+1 on that!!!

 

John

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This question surfaces now and again. Personally, I would have no chance in an airliner, l think I could manage the MCP ok and make turns having flown a 738 simulator with a RW trainer, but not the CDU as I am a GA preferer too.

 

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For me, attempting to use the automation would probably be a mistake.  My plan would be, a) leave AP engaged for the moment, b) ask the cabin for a second set of eyes/hands in the other seat to assist c) set the transponder to 7700, d) get someone on a radio - on 121.5 if necessary, e) declare emergency and request vectors to a survivable destination airport, f) disengage AP and hand fly per vectors.

 

I think I could fly a heading, maintain an altitude, maintain a directed airspeed, make a gentle descent and/or easy turns, get the gear and flaps out when needed - not to ATP criteria or anything close to it, but probably well enough to not lose control.  Trying to enter or edit data into anything more complicated than a radio or a transponder would be a disaster.  

 

I understand yoke, trim, throttles, rudder pedals, gear and flap switches, wheel brakes and other basic stuff.  I know that "Attitude is Airspeed - Power is Altitude" doesn't work in heavy aircraft. 

 

Fooling around with the keypads and blinking lights is almost sure to lead (for me) to unintended consequences. 

 

I can follow directions when someone knowledgeable is eventually on the other end of the radio (not the controller - a qualified pilot), but that won't happen for a while.  

 

The old saw Aviate - Navigate - Communicate might need the second two switched around because navigating would become a matter of receiving vectors and that requires communications.  #1 is still #1 - keep it flying, avoid a stall or overspeed, keep the shiny side up.  Pressurization controls would worry me and I'd want expert advice on that before starting a descent.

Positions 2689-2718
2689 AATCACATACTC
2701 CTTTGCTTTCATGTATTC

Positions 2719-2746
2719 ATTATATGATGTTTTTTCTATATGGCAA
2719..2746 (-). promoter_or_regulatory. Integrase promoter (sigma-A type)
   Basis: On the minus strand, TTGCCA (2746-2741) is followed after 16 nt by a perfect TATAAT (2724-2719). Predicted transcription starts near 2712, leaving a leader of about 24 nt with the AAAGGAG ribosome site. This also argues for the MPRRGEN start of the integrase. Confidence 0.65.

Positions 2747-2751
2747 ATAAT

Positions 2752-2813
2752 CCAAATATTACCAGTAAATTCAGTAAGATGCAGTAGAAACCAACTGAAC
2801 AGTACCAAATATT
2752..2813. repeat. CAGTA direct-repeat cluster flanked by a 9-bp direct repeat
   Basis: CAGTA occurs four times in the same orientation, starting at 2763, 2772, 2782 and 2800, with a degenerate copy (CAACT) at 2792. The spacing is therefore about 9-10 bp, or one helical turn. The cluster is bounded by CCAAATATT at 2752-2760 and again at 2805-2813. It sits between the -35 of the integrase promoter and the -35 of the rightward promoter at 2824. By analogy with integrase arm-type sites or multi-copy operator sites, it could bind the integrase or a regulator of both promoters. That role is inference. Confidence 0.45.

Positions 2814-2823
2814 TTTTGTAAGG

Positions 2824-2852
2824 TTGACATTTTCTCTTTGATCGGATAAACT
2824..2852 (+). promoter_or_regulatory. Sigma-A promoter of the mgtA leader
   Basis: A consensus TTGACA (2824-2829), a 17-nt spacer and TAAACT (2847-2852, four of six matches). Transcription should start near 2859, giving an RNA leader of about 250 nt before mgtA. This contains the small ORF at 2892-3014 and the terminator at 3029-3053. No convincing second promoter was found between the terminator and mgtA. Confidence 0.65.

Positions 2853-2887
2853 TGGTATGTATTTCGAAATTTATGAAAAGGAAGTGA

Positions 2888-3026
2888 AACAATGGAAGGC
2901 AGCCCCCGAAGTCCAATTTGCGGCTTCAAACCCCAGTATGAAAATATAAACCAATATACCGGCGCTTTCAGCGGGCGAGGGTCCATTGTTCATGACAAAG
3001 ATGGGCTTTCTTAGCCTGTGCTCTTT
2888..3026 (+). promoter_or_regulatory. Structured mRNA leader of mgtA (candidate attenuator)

If nothing important is broken on the airplane (yet) and the WX is not too bad, I'd give myself a better than 50% chance.  If it's the only game in town, I'll play.

 

John

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I agree that I'd be a better chance than a non anything pilot if it came to it...assuming that the only issue is inoperative pilots and not basic equipment/mechanicals. I also like to dabble in a bit of everything simwise and am roughly familiar with heavy approach speeds and handling. I'm certain with my RL arse in the seat I'd be highly motivated as well. I too would have to limit myself to basic AP heading and altitude settings and resort to hand flying the approach and landing...and trust the PADI lights are working...they are my "GoTo" guide for everything.

+2 to preferring to assist JessB with workload from right seat of an Airbus. :D 

 

 

Edited by Captain Coffee